The Claremont City Council held a special meeting and workshop Monday, June 2 at City Council Chambers to discuss the proposed revisions to the city’s Tree Policies and Guidelines Manual. Much like the previous workshops hosted by city staff, residents voiced their concerns about several of the proposed changes.
To the delight of the Tree Action Group (TAG), their voices are being heard.
“We’ve raised our questions and asked council to re-examine the use of poisons and the pruning policy for our city’s urban landscape,” says Mark von Wodtke with TAG.
Smiling faces and warm temperatures greeted members of the Claremont Police Department (CPD) and athletes from Special Olympics Pomona Valley as they ran side-by-side down Foothill Boulevard for the Law Enforcement Torch Run Final Leg. Claremont Police Aides Yvette Walker and Zachary Martin ran alongside Sgt. Lori Davenport, right, and Police Aide Michael Hillman, center, who carried the torch with pride through the City of Trees. For first time runner Mr. Martin, the event presented an opportunity to show kids that everything is possible. COURIER photo/Peter Weinberger
With sunset arriving a little later each day now, it gives us more time to observe the many beautiful summer skies in the Claremont area. This photo was taken from Base Line Road looking north towards San Dimas Canyon. Expect pretty typical mostly sunny summer weather through the weekend. High temperatures will be in the mid-80s, with lows around 60. COURIER photo/Peter Weinberger
More than 4,000 officers and Special Olympics athletes proudly run throughout Southern California in May and June carrying the “Flame of Hope” as part of the Law Enforcement Torch Run Final Leg. Claremont officers will proudly participate in the Southern Leg of the Torch Run on Wednesday, June 4.
Beginning around 1 p.m., the Claremont Police Department will take part in the run, congregating at the San Bernardino/Los Angeles County Line to accept the hand-off of the torch from Upland police officers.
Claremont community members mingled with glasses in hand Sunday at the seventh annual “Mi Casa es Su Casa” charity event benefiting the Claremont Community Foundation and Claremont Educational Foundation.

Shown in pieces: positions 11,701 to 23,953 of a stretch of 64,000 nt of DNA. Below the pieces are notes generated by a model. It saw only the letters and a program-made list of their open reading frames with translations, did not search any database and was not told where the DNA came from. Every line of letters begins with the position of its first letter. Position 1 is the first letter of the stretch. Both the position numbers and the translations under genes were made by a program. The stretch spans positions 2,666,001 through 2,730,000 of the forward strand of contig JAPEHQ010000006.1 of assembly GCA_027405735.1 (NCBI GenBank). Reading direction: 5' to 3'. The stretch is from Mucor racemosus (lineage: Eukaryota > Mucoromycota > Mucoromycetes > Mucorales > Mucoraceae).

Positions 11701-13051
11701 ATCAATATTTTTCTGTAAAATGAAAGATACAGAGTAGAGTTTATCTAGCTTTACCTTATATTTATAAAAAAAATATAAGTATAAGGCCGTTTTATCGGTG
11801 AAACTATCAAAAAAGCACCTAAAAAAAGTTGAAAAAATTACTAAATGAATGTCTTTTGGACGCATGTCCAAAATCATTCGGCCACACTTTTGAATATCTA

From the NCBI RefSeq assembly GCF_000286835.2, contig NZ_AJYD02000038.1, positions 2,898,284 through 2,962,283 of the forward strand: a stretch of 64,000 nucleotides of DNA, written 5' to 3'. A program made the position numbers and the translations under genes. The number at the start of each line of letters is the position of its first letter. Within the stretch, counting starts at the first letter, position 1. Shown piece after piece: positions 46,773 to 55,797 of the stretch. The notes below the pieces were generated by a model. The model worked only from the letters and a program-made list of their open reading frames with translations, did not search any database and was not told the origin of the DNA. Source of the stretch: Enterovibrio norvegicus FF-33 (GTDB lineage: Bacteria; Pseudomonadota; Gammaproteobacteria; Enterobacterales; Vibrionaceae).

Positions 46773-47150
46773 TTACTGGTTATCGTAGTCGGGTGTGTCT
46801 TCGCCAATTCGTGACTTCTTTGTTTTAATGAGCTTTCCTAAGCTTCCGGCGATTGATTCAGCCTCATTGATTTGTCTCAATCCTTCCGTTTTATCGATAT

Hosted at Hotel Casa 425, around 170 Claremonters savored a variety of foods, prestigious wines, spirits and beers as they strolled through the courtyard to the sounds of the Brandon Bernstein Trio.
The event offered a little something for everyone with eats from Spaggi’s, Loving Hut, Viva Madrid and Hotel Casa 425 as well as libations from Dale Bros. Brewery, Claremont Craft Ales, VOM FASS, Plume Ridge and Chacewater Winery just to name a few.
Ben Harper and his mother Ellen Chase Harper perform a song from their new recording “Childhood Home” on Saturday during the 31st Claremont Folk Festival at Rancho Santa Ana Botanic Garden. The Harpers were the title act at the festival that included workshops, games, food and lots of great music. COURIER photo/Steven Felschundneff
Jacqueline “Jackie” Withey, a student at the Webb Schools, will be presented with the Gold Scout Award—the highest award a Girl Scout can earn—in Pasadena on June 8.
Jackie’s Gold Award project was sparked by her concern for the underserved poor in her community that are in need of food and blankets. Because of unemployment and a poor economy, food banks are receiving less food. Through her leadership and organizational skills, she generated over 5,500 pounds of food and 75 blankets for the “His Hands Ministry” at St. Joseph’s Church in Upland.